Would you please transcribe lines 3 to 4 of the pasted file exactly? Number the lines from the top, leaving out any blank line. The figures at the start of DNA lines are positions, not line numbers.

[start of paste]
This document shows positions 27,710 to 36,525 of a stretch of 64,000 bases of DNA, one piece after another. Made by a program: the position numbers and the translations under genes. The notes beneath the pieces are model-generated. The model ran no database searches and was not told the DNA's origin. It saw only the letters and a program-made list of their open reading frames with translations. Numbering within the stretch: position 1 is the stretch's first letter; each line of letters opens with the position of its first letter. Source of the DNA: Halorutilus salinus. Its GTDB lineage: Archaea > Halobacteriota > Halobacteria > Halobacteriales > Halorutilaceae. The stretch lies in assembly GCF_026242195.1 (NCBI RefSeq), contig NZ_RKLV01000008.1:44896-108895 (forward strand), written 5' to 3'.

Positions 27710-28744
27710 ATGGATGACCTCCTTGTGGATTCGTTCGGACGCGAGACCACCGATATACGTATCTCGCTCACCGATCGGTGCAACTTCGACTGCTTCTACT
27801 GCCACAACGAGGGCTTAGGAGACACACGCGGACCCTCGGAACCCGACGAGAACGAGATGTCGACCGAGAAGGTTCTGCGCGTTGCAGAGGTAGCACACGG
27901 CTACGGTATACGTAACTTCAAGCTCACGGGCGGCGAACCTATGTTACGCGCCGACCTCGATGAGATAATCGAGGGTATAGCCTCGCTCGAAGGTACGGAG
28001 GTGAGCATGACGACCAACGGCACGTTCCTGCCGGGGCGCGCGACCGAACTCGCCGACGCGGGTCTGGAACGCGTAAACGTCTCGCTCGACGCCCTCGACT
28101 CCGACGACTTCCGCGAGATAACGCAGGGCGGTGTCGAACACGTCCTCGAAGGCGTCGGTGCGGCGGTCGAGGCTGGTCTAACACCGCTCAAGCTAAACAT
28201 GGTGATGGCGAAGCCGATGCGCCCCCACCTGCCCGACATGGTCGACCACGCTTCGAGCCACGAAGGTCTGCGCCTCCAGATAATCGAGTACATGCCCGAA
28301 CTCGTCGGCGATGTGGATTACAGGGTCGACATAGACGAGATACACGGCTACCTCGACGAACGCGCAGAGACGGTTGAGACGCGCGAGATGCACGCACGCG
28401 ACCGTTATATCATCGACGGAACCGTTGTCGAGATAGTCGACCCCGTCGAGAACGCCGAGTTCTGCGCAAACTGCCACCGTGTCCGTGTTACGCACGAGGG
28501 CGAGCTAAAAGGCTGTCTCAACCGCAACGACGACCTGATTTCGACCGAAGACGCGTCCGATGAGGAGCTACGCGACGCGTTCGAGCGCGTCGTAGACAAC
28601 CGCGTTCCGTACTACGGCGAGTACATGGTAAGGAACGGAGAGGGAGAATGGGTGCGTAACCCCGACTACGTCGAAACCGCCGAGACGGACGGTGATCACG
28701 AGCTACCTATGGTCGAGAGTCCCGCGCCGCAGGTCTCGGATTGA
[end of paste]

27710 ATGGATGACCTCCTTGTGGATTCGTTCGGACGCGAGACCACCGATATACGTATCTCGCTCACCGATCGGTGCAACTTCGACTGCTTCTACT
27801 GCCACAACGAGGGCTTAGGAGACACACGCGGACCCTCGGAACCCGACGAGAACGAGATGTCGACCGAGAAGGTTCTGCGCGTTGCAGAGGTAGCACACGG